Moskal (2014) Polish migrant youth in Scottish schools: Conflicted identity and family capital Moskal (2014) presents research based on a study which draws upon observation of Polish migrant children in their home and school environments. Detailed interviews allowed the children and young people’s perspectives to be brought to the fore. The study also included input from the parents of the seventeen young participants. The overall focus of the study was on experiences of school transition for first generation migrants. This was framed within a context of transferability of educational success and social mobility. Drawing upon sociological theory, Moskal (2014) covers a range of concepts including the family, social and cultural capital. The author then discusses the potential use of policy and practice to support young migrants. See also a briefing paper by Moskal (2010) exploring the integration of Polish migrant children to Scotland through an examination of the role of schools in the integration process. Moskal et al. (2010) reflects on educational initiatives and policy and the need to consider migration processes. Read More Visit site £ EU City of Edinburgh, North Lanarkshire, Aberdeen City Journal article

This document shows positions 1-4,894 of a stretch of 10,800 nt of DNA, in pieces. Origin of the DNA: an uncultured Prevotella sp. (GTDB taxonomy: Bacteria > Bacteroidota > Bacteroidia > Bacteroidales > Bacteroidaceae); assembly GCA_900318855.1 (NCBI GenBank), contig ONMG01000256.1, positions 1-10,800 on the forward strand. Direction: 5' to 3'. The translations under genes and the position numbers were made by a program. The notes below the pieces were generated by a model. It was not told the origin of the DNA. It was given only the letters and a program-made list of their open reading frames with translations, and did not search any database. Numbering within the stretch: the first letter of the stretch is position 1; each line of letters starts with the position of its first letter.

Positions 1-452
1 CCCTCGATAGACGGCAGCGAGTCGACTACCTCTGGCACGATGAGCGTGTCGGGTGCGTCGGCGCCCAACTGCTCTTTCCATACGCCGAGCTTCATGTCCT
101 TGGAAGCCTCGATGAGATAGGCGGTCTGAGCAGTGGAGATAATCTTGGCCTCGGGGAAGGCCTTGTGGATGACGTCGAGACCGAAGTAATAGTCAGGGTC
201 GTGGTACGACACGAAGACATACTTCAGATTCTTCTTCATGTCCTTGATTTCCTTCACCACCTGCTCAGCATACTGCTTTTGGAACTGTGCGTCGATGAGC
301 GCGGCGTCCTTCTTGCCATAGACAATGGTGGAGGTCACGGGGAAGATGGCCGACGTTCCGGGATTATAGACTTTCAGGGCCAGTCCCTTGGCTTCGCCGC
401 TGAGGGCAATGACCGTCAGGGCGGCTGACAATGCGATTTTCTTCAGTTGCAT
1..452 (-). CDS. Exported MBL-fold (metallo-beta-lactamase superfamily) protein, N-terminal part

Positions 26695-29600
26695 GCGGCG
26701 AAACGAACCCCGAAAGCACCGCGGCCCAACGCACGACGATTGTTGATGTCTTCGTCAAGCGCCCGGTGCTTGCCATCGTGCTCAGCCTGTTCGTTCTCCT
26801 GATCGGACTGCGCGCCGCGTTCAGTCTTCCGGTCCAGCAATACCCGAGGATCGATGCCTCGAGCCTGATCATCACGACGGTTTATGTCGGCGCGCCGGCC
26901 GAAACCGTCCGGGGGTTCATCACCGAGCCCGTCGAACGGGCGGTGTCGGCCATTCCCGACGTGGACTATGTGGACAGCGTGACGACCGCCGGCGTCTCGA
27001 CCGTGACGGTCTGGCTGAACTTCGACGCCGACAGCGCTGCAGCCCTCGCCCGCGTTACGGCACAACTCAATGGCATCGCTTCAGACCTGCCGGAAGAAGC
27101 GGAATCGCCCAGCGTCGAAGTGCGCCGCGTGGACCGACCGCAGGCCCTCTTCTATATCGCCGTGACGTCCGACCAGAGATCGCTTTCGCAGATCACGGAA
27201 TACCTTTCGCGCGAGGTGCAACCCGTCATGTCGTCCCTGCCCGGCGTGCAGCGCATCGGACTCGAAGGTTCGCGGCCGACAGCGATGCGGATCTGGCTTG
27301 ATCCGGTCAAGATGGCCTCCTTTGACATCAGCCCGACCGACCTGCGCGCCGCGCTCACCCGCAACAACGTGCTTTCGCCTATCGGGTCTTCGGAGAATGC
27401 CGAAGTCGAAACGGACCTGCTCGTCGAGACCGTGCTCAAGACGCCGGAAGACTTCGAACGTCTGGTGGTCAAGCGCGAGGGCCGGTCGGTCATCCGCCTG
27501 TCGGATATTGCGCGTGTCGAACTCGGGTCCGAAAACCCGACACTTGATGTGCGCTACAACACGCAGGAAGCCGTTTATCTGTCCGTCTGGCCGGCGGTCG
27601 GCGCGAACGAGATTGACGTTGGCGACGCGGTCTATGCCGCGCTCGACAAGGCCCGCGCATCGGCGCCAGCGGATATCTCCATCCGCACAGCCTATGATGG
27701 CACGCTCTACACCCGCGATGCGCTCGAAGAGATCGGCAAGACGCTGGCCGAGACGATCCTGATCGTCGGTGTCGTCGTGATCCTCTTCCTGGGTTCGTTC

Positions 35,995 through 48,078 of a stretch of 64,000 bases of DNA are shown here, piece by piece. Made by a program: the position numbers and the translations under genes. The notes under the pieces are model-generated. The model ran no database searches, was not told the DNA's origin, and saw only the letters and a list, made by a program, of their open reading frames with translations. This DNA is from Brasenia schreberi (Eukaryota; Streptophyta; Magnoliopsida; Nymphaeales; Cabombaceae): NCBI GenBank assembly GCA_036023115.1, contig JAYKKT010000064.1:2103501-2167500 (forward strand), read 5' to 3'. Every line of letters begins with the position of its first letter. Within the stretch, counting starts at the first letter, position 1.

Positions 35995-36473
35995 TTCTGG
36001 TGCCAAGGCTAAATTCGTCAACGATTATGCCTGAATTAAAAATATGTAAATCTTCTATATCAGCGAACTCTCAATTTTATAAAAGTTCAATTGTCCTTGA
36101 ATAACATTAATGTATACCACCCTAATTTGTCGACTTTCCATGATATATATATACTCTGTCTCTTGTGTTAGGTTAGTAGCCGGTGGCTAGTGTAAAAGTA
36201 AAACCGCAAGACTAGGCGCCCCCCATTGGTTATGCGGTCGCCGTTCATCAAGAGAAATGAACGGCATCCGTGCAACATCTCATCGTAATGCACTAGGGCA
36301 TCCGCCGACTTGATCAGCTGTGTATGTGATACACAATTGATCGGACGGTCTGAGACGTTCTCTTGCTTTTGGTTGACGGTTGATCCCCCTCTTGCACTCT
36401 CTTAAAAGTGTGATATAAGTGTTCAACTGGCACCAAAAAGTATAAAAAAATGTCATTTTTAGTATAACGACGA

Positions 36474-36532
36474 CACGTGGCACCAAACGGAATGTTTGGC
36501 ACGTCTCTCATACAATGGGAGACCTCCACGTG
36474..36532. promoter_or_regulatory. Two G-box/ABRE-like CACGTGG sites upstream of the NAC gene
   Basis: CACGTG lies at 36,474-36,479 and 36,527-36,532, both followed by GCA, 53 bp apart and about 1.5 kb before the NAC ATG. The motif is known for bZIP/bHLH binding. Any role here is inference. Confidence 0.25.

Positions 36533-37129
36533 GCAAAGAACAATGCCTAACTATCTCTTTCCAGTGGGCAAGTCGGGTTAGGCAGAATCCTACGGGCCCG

Moskal et al. (2010) The schooling of migrant pupils in Europe: Some policy lessons This working paper by Moskal et al. (2010) looks at the flaws in our understanding of how migratory processes interact with wider social, economic and political contexts and, the effect that this can have on a child’s education. Such misunderstanding can lead to the perpetuation of educational initiatives that are, in fact, inappropriate for migrant pupils. Moskal et al. (2010) draw attention to the number of migrant children who leave European education systems more disadvantaged than their native-born peers. This occurs even though education should, in theory, function as a mediator for migrant children and their families between the social, economic and political background of their new environment. Also see Moskal (2014) for research based on a study which included observation of Polish migrant children within their home and school environments and similarly a briefing paper by Moskal (2010) discussing integration of Polish migrant children in Scotland through an examination of the role of schools in the integration process. Read More Visit site Free Academic research